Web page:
According to the Consumer Products Safety Commission (CPSC), there are approximately 15,000 golf car related injuries requiring emergency room treatment in the US each year. – technology-assoc.com
Also according to the CPSC more than 50% of these injuries involve passengers under the age of 16. The main reason for these injuries is because the American National Standards Institute (ANSI) golf car safety standard, Z130.1, does not require seatbelts to be installed into golf cars. Their reasoning behind this standard is on the golf course passengers need to enter and exit the vehicle often. The ANSI does require that the golf cart have a hand hold as a safety device but this hand hold just isnt enough because of where and how it is positioned it just acts as a lever to toss passengers from the cart. The amount of golf carts leaving the course is growing substantially every day and with that conversation from the standard “golf cart” to LUV or Light Utility Vehicle the need for safety devices is growing as well.
One of the main reasons that seatbelts arent required is because the National Golf Car Manufacturers Association has said that golf cars shouldnt have seatbelts because they lack a roll cage. However the National Highway Traffic Safety Administration has stated that the value to be able to jump out of an LSV (Low Speed Vehicle) are unsubstantiated speculation that is especially unpersuasive given the volume of data showing that ejection is extremely dangerous and that seatbelts are remarkably effective at preventing ejections.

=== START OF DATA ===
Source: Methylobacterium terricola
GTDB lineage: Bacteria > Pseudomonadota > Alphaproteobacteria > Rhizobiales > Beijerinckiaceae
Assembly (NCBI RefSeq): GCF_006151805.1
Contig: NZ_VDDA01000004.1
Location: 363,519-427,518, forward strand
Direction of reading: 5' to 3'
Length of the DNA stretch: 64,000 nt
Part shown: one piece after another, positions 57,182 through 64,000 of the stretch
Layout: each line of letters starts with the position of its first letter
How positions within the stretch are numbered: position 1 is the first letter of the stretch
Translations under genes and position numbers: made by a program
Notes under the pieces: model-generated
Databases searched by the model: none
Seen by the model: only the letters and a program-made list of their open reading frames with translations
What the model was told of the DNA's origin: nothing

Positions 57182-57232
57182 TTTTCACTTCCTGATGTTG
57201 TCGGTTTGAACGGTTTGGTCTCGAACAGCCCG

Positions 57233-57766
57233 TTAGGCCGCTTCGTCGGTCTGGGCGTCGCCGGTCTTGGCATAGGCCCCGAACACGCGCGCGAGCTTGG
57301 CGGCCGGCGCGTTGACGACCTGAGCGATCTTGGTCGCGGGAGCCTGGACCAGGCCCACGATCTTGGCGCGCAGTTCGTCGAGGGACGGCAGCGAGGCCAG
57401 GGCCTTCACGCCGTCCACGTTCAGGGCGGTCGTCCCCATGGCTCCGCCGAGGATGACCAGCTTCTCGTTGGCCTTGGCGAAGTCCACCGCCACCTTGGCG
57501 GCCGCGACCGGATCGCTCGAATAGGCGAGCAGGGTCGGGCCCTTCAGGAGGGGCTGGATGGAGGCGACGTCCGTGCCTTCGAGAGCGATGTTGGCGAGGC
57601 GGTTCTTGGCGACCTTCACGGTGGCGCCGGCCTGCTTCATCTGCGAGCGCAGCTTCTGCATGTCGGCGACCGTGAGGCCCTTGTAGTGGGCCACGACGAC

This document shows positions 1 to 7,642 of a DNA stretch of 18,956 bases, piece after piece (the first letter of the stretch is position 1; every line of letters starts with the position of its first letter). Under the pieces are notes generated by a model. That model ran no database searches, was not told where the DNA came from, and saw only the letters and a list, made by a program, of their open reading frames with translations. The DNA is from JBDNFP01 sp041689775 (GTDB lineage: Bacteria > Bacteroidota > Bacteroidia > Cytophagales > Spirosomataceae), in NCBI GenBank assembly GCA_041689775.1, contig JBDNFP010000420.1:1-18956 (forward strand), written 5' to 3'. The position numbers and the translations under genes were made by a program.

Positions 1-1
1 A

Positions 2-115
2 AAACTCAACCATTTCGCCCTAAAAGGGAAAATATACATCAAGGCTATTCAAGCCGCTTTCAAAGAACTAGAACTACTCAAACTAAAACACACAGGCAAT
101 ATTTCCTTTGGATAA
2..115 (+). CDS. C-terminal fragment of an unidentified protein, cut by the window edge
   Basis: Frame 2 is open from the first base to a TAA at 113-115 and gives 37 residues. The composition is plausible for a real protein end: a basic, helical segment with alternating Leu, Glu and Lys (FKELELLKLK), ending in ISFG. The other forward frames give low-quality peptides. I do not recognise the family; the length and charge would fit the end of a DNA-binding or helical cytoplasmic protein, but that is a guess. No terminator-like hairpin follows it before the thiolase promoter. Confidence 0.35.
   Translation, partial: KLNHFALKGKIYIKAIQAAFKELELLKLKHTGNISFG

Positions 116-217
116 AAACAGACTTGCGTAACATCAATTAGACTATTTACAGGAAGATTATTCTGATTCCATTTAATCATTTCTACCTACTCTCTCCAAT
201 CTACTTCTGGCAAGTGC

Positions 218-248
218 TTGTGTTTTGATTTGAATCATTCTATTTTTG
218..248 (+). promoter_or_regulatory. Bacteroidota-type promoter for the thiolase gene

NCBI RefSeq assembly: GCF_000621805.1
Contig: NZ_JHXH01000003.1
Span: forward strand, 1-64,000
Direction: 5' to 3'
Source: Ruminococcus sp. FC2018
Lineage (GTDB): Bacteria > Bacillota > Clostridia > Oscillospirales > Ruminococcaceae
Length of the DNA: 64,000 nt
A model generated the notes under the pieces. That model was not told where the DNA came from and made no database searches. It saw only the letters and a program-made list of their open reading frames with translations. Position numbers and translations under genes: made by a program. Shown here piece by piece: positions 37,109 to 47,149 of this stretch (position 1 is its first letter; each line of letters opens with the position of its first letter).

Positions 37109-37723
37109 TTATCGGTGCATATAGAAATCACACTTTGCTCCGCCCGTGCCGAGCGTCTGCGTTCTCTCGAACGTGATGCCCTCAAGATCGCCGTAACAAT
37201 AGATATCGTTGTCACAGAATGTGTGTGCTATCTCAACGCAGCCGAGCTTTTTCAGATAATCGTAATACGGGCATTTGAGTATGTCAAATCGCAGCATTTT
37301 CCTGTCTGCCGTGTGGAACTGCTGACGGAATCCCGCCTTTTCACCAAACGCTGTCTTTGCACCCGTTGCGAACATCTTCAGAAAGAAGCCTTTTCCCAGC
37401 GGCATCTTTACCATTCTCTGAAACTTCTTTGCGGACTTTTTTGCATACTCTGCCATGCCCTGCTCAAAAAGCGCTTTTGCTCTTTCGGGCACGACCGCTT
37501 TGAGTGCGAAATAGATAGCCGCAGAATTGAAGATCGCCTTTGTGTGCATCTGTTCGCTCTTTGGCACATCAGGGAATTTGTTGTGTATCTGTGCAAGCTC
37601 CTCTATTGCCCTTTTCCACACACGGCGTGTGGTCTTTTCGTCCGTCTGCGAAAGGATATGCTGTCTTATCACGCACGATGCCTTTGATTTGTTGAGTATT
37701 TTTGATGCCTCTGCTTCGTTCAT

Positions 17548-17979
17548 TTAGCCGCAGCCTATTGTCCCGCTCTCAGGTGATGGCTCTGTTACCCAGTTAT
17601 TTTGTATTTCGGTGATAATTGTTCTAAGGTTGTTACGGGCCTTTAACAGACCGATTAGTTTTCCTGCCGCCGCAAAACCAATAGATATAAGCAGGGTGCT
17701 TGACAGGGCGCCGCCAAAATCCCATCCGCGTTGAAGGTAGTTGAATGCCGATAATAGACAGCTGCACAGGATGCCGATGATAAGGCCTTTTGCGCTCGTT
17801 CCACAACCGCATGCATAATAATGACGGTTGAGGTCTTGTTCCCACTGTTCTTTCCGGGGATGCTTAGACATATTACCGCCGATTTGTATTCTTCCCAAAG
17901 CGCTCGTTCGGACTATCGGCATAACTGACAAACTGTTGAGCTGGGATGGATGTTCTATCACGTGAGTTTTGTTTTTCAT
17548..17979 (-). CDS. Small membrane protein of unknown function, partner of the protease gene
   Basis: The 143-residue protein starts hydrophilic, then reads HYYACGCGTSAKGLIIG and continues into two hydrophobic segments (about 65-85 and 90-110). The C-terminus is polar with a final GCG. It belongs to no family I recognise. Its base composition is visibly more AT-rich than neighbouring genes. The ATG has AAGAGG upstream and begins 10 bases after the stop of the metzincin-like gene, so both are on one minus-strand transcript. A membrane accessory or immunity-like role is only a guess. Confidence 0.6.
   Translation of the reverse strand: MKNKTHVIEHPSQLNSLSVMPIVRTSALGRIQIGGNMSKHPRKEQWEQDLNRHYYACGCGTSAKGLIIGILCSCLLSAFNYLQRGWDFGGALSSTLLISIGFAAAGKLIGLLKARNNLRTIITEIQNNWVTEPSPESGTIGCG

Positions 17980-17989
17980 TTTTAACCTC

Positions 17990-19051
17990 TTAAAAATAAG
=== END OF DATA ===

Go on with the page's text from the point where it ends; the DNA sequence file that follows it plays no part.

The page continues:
With the injuries affecting children the most you should make sure your customers are aware of the dangers and risks, and encourage them to opt for the seatbelt option for their golf cart.
We offer either retractable seatbelts or the standard lap belts and if you would like a cleaner easier install you could go with our seatbelt bars with belts attached.
a part of the statistic:
Golf Cart Head Injury Claims Bella Wiegert, 6: the familys red, electric cart hit a bump on Chippendale Road and Bella fell out, striking her head on the pavement& The Ledger, Lakeland, FL, April 26, 2010
Written by Steve Wilmer
Steve started with Stenten’s in October of 2011 and currently maintains Stenten’s digital footprint. This includes contributing to our Blog, monitoring our technical Forum, and posting to our various social media outlets including Facebook, Twitter, & Pinterest. Along with increasing Stenten’s digital market Steve also has knowledge on many performance parts for golf carts including controllers, motors, and tire & wheel combinations.